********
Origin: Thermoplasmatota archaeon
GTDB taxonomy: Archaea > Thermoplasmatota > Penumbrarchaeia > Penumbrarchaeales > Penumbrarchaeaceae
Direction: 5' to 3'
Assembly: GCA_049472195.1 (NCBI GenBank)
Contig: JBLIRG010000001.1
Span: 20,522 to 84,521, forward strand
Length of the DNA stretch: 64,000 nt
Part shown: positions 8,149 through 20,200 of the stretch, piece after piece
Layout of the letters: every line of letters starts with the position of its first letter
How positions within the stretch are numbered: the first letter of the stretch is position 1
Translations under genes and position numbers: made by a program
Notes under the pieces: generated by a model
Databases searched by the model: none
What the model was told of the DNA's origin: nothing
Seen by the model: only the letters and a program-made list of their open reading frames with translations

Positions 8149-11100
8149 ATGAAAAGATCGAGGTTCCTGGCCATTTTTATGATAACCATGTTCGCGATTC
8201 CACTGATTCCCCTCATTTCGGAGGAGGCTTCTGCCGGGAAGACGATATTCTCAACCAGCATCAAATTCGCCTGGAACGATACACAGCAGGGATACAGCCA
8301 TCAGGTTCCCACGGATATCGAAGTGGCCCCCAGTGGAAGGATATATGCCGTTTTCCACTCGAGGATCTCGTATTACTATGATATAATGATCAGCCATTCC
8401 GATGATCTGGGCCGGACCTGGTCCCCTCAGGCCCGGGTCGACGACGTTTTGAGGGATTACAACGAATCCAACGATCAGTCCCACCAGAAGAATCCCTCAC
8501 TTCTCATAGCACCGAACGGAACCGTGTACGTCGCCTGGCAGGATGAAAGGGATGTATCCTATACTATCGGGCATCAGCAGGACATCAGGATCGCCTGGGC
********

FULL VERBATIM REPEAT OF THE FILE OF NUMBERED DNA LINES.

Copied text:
Origin: Thermoplasmatota archaeon
GTDB taxonomy: Archaea > Thermoplasmatota > Penumbrarchaeia > Penumbrarchaeales > Penumbrarchaeaceae
Direction: 5' to 3'
Assembly: GCA_049472195.1 (NCBI GenBank)
Contig: JBLIRG010000001.1
Span: 20,522 to 84,521, forward strand
Length of the DNA stretch: 64,000 nt
Part shown: positions 8,149 through 20,200 of the stretch, piece after piece
Layout of the letters: every line of letters starts with the position of its first letter
How positions within the stretch are numbered: the first letter of the stretch is position 1
Translations under genes and position numbers: made by a program
Notes under the pieces: generated by a model
Databases searched by the model: none
What the model was told of the DNA's origin: nothing
Seen by the model: only the letters and a program-made list of their open reading frames with translations

Positions 8149-11100
8149 ATGAAAAGATCGAGGTTCCTGGCCATTTTTATGATAACCATGTTCGCGATTC
8201 CACTGATTCCCCTCATTTCGGAGGAGGCTTCTGCCGGGAAGACGATATTCTCAACCAGCATCAAATTCGCCTGGAACGATACACAGCAGGGATACAGCCA
8301 TCAGGTTCCCACGGATATCGAAGTGGCCCCCAGTGGAAGGATATATGCCGTTTTCCACTCGAGGATCTCGTATTACTATGATATAATGATCAGCCATTCC
8401 GATGATCTGGGCCGGACCTGGTCCCCTCAGGCCCGGGTCGACGACGTTTTGAGGGATTACAACGAATCCAACGATCAGTCCCACCAGAAGAATCCCTCAC
8501 TTCTCATAGCACCGAACGGAACCGTGTACGTCGCCTGGCAGGATGAAAGGGATGTATCCTATACTATCGGGCATCAGCAGGACATCAGGATCGCCTGGGC